Federal officials are moving to enact wrongheaded policies that seem destined to create yet another mortgage crisis, housing expert Edward Pinto recently warned in the The Wall Street Journal.
The White House’s efforts to make mortgages more accessible are to blame, according to Pinto, co-director and chief risk officer of the International Center on Housing Risk at the American Enterprise Institute.
“In the Obama administration, new guidance on housing policy invariably means lowering standards to get mortgages into the hands of people who may not be able to afford them,” Pinto wrote in his Jan. 27 WSJ piece.
Specifically, he was referring to new guidance forthcoming from the Federal Housing Finance Agency, which has overseen Fannie Mae and Freddie Mac since 2008. The guidance—expected by the end of March—likely will mean reduced “guarantee fees” meant to cover the credit risk on loans guaranteed by Fannie and Freddie.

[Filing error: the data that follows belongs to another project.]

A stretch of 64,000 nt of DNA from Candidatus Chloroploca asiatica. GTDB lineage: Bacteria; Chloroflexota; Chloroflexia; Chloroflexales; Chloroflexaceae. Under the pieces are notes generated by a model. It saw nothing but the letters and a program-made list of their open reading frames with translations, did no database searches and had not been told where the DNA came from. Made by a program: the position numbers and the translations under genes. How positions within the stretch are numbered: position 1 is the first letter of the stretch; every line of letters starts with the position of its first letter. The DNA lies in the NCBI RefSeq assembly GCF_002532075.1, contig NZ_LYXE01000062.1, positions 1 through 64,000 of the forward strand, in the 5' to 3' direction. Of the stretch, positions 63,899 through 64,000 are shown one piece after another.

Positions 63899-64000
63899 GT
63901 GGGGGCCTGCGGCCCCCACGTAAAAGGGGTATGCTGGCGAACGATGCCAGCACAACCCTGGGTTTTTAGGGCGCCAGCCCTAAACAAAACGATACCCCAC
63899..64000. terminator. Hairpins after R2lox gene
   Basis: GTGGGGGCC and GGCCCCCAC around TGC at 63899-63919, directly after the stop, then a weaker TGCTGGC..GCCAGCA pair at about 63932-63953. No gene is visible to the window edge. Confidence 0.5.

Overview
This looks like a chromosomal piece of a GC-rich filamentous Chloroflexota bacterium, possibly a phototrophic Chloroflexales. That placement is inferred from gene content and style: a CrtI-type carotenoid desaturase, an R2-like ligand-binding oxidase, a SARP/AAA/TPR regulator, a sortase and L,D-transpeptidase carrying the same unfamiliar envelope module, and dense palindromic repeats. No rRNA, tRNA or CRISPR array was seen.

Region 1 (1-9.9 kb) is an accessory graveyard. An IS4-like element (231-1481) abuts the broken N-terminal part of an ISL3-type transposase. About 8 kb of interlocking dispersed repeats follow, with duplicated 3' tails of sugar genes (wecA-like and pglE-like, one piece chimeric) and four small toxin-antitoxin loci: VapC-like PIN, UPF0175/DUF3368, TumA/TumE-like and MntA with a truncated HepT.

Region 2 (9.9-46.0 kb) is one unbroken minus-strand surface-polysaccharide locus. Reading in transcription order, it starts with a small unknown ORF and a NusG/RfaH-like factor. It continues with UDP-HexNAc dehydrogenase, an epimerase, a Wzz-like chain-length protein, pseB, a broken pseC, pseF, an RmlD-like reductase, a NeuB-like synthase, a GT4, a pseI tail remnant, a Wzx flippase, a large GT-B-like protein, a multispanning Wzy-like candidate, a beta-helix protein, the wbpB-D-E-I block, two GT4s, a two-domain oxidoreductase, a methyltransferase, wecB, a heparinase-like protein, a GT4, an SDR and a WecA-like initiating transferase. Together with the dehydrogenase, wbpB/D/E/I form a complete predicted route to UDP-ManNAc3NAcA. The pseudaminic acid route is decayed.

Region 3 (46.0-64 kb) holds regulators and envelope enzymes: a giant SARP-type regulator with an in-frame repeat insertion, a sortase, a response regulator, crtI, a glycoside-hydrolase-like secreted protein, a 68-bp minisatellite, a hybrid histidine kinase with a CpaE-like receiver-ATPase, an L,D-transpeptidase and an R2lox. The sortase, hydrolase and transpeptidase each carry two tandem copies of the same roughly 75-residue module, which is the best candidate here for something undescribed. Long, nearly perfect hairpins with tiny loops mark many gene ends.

Fannie and Freddie face Congressional mandates to increase loans to people in lower income brackets, and they essentially compete with the Federal Housing Administration for this slice of the market. Therefore, the move to decrease guarantee fees can be seen as a response to the FHA’s potential lowering of annual mortgage premiums, according to Pinto.
In the past, similar “price wars” among these entities—encouraged by realtor associations and “left-leaning” organizations such as the Urban Institute—ultimately loosened credit requirements far too much, Pinto wrote. The objective to enable greater homeownership might be praiseworthy, but the policies to achieve this have contributed to mortgage meltdowns. History appears to be repeating itself now, Pinto argued.
He urged Congress to intervene by eliminating affordable housing mandates and ensuring that the FHA meets capital standards that have been loosely enforced.
Written by Tim Mullaney